Reform and Modernity in Islam: The Philosophical, Cultural and Political Discourses Among Muslim Reformers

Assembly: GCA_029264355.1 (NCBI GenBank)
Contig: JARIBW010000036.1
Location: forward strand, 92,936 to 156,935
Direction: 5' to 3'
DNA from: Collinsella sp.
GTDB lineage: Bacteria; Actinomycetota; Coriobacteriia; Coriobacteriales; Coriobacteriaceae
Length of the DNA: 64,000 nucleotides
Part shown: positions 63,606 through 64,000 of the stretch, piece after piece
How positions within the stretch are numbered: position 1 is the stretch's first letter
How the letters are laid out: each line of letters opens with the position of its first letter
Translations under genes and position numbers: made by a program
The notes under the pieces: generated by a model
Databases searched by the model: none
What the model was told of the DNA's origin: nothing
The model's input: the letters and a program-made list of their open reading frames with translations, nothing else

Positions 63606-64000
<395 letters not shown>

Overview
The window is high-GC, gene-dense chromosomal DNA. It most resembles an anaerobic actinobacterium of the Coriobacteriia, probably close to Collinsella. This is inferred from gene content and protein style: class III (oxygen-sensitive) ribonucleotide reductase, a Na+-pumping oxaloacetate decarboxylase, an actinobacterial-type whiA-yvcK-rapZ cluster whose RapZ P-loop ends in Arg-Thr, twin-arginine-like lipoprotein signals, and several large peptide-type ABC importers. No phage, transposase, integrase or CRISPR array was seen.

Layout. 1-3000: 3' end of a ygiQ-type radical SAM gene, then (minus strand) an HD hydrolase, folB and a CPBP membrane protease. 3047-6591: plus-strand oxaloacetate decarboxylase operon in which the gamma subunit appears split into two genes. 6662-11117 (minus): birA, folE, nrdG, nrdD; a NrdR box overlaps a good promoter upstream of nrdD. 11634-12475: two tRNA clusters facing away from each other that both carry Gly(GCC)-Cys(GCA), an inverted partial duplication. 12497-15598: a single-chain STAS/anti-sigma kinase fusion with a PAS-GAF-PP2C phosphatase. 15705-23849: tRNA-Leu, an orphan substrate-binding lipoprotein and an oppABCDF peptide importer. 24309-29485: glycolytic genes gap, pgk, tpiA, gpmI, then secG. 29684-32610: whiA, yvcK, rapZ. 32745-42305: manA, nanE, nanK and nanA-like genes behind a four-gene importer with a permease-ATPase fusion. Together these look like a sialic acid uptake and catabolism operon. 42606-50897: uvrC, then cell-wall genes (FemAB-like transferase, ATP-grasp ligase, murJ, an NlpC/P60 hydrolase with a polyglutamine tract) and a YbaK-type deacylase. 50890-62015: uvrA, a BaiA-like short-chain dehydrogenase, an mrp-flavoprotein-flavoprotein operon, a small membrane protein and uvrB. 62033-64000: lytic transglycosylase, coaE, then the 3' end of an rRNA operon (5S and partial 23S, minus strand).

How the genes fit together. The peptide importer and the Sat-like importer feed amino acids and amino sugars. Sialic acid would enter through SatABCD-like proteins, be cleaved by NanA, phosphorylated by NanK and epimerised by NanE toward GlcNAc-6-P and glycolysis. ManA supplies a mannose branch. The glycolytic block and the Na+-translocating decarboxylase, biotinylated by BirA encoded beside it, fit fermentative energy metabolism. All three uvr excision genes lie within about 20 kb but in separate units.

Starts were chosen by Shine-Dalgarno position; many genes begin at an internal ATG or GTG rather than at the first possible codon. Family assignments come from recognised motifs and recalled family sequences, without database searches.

The debate over Islam and modernity tends to be approached from a Eurocentric perspective that presents Western norms as a template for progress - against which Islamic societies can be measured. This misses the historical development of Muslim reformist thought that actively engages with the world around it and seeks to reconfigure Islam within the diverse conditions of modernity. Safdar Ahmed paints a complex and nuanced picture that goes beyond the idea that Muslim reformers have either reproduced or reacted against Western ideas. Rather, Ahmed argues, they have reconstructed and appropriated these ideas, and so the thread of Western influence runs through modern Islamic thought on nationalism and sovereignty, femininity and gender. Ahmed uncovers new historiographical perspectives by critically examining the work of prominent intellectuals, such as Muhammad Abduh, Qasim Amin and Abdul A'la Maududi.
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